My wife and I were watching the evening news with a good friend who is a Vietnam War veteran. This was before the call for social distancing. The news was, of course, dominated by the pandemic. Our friend muted the TV during a commercial break and he digressed from Anderson Cooper.
“I remember December 1, 1969, like it was yesterday,” he said. “Draft number drawing night. My birthday is April 24th and it was the second number drawn. I felt doomed.”
He said that afterward, the University of North Carolina campus was filled with drunks: Half were morose with having their futures sidetracked and half were jubilant to have dodged a bullet.
“I’ll admit I had been an entitled college brat who had assumed a healthy, happy-go-lucky future.”
He added that for those with unlucky draft numbers, “mundane events and relationships became like the last meal of a condemned prisoner. You just don’t appreciate simple pleasures until they’re jeopardized,” he said. “And while I was deployed and pretty much living day-to-day, I swore that if I survived that war, I’d never again take for granted people I loved.”
We three exchanged glances, nodded and toasted an unspoken agreement ... and turned our attention back to the pandemic.
Marsh Point Drive
A real perspective
While sitting in my sunroom on April 6, I contemplated the current crisis and how it is affecting our daily lives.
Thoughts of my sister’s and my parents’ (Bert and Doris Gosschalk) horrific ordeal in their lives flooded my mind in comparison.
Our parents were imprisoned in a concentration camp and our father’s cell held 27 Jewish men. While confined in this cramped existence, the commandant requested that anyone who spoke several languages be brought to his office. At that time, our father spoke five languages and so was taken to the commandant’s office.
After the meeting, our father returned to his cell only to be told that all 26 cellmates had been executed; our father was the sole survivor of that cell.
A friend asked me how I feel about today’s world. I said I cry for our parents, but not for myself.
I may be inconvenienced, but I’m alive, home with my best friend, my husband. I have a toilet (not a bucket shared by others). I have food aplenty versus stale bread and water if so fortunate.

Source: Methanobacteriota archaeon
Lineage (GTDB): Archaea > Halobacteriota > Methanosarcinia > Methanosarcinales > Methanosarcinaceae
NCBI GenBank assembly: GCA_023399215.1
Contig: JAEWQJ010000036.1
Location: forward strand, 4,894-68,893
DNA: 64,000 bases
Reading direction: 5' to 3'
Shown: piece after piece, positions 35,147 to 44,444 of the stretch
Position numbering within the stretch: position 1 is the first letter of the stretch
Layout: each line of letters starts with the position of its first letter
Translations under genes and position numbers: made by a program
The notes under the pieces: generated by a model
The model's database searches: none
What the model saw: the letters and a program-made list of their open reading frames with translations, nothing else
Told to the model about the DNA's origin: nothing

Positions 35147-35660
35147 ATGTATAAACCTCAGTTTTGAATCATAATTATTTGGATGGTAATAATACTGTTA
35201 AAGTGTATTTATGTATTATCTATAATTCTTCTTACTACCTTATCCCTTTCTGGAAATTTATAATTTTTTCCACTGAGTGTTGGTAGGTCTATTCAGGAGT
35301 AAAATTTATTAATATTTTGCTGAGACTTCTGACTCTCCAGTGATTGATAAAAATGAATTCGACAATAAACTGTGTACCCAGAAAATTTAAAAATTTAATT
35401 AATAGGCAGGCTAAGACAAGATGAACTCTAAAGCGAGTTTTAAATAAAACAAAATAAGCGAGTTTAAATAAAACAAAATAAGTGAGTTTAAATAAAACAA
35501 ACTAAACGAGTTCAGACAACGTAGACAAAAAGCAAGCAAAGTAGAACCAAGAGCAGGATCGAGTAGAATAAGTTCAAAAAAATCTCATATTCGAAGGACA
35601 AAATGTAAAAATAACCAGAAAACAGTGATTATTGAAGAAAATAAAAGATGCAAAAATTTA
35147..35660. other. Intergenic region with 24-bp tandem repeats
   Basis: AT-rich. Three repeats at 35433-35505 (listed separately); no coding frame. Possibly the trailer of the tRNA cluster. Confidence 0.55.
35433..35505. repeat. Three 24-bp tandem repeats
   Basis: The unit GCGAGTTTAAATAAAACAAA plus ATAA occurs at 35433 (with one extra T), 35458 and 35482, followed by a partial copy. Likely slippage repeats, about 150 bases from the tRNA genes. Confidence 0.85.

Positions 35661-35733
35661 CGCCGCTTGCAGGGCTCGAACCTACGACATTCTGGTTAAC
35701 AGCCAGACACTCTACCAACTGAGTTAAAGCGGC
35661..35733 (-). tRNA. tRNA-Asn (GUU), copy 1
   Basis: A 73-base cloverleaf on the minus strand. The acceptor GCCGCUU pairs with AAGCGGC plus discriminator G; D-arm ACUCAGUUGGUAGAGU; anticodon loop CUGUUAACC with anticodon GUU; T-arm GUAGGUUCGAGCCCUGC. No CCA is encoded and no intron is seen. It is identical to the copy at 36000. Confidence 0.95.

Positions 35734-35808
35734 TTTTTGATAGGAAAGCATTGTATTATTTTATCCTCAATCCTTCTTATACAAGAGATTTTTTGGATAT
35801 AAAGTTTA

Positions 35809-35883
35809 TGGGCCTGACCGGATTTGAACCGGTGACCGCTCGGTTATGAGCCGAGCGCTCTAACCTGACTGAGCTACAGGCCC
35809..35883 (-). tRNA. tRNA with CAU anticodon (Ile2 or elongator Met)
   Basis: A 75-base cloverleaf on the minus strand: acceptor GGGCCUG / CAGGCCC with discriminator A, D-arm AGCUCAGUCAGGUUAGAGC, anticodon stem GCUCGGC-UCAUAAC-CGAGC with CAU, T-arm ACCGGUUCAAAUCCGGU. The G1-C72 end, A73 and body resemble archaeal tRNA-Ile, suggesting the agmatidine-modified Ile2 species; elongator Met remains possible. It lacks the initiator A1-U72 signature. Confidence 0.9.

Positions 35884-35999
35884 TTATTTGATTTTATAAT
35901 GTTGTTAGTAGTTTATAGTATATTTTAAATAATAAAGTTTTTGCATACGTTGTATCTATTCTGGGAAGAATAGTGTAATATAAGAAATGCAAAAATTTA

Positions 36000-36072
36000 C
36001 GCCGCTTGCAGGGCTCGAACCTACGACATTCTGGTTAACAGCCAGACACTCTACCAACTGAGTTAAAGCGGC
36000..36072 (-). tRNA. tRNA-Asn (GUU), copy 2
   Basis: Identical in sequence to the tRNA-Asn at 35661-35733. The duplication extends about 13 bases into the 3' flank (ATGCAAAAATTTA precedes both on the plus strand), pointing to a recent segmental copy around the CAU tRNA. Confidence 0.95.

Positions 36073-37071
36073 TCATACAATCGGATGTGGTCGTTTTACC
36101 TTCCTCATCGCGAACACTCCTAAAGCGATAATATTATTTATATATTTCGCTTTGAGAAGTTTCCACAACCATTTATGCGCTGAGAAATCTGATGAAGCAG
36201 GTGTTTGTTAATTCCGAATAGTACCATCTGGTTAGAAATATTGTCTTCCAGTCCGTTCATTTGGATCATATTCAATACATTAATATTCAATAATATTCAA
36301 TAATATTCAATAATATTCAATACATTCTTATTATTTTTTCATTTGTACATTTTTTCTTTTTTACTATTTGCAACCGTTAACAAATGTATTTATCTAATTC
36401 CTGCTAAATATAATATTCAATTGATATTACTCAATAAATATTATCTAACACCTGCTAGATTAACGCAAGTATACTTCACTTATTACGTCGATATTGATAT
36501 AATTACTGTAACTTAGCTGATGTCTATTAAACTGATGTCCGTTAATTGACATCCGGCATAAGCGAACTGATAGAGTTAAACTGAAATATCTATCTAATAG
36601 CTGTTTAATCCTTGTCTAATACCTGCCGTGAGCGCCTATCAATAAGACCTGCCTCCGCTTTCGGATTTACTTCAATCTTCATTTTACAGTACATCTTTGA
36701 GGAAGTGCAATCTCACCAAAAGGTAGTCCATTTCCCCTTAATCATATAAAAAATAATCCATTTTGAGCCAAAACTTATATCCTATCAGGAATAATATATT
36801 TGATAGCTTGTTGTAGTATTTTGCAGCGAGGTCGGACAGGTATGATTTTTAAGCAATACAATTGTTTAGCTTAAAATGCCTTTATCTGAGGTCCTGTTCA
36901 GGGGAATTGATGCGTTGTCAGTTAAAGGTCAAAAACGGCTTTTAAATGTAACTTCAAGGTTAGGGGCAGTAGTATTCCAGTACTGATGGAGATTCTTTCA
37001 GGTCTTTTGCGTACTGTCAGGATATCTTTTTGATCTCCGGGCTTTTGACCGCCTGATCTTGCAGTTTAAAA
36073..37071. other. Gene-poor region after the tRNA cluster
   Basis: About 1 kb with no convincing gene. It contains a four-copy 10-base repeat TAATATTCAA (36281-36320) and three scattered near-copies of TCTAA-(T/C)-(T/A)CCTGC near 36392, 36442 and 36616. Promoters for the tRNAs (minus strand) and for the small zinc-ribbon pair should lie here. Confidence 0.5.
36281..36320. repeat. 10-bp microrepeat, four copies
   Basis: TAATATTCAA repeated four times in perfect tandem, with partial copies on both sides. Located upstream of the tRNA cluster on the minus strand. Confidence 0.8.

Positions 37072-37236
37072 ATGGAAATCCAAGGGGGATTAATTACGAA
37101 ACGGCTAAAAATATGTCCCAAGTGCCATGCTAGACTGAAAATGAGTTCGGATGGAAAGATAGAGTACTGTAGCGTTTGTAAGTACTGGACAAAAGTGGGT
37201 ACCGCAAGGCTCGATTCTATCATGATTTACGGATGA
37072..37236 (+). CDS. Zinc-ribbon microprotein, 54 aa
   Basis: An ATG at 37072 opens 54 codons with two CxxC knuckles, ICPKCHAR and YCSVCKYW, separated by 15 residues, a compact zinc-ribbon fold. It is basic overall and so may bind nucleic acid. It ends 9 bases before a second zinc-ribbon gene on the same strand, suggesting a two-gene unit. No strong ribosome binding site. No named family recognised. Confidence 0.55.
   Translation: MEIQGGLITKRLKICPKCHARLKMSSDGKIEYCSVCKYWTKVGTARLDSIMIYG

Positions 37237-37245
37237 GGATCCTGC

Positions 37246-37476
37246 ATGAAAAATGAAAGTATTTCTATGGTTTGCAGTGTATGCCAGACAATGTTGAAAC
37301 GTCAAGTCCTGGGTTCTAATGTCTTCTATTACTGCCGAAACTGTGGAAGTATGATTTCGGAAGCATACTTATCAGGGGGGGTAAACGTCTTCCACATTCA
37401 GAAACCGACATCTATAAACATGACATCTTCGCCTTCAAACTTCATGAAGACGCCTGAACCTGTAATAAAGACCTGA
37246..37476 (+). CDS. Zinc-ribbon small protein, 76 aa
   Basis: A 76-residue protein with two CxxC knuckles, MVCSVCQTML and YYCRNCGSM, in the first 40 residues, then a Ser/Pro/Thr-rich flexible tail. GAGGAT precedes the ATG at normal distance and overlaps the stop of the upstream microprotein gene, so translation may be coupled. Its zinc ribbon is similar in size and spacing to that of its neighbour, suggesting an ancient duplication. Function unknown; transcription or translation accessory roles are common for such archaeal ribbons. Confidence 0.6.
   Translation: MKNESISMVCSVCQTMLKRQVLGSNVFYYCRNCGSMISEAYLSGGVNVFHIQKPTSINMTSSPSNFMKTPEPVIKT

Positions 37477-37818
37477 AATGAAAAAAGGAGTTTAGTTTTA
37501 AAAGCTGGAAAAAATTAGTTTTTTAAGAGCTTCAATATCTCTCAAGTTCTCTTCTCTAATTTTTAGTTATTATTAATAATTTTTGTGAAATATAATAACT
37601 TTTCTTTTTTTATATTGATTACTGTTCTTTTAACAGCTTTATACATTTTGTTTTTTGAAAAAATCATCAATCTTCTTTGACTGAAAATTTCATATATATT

I know where my family and friends are and if they are safe and well. Our parents and thousands of others didn’t know the fate of their loved ones or friends.
I take this crisis seriously, yes, but walking outside and smelling the fresh air and not pungent fumes puts everything in perspective for me.
FRIEDA G. BERNSTEIN
Carolina Jasmine Road
Last weekend, I stopped at Wendy’s in Goose Creek to pick up some food and give my wife a break from our “virus” days at home, with her fixing the daily dinner.
This time was different.
As I entered the line of cars waiting to pay for and pick up our food, I noticed a red pickup truck in front of me. When I got to the pay window, the gentleman there told me my meal had been paid for by the man in that pickup.
I was stunned. I couldn’t get up to his window to thank him but did get out of the car and did so as loud as I could.
I told him it was a great gesture and turned an otherwise anxious day into one of appreciating my fellow man.
He simply waved, picked up his order and went on his way.
I’ll never forget that simple gesture by a stranger and can’t wait to pay it forward to someone else.
I wish I knew his name. He made a big impact on me. I’m eternally grateful and will always remember his generosity and thoughtfulness.
Village Stone Circle
As we become them
What happens when we see a panhandler? Some of us give; most of us don’t. They don’t deserve our hard-earned money. But as this virus takes hold, we could become them.
Hospital workers are needed, right? Geometry teachers are still necessary, right? Yes, we are all necessary.
We are needed and we contribute, but not all of us can be compensated now.
Now we are signing up for unemployment assistance.
Now we are visiting food pantries.
Now we are able to pay for prescription medicine or the rent, but not both.
Our elected officials recently voted to send money to most Americans.
Why is it now acceptable to send every adult under a certain income level a check for $1,200 with no questions asked?
We know that not everyone who receives that money will truly need it.
Yet our Congress and president decided it was the necessary thing to do because we are hurting.
What if we thought more like that every day?
What if, once the virus is better controlled, we could all remember how easy it was to become one of “them”?
Maybe that woman asking for money at the stoplight was a chef at our favorite restaurant, but somehow, post-pandemic, she is struggling to find work.
What if we could try harder to help them become us?
Help the farmers
While listening to a farmer in Georgia talking about the loss of migrant labor to harvest his crops, it occurred to me that there is an untapped labor force in the student population that cannot attend school at this time.
These students and/or currently unemployed people who are physically able might be willing to volunteer to rescue these crops without jeopardizing their unemployment benefits.
Perhaps I am naive, but if I were younger and physically able, I would volunteer. Please help our farmers feed us.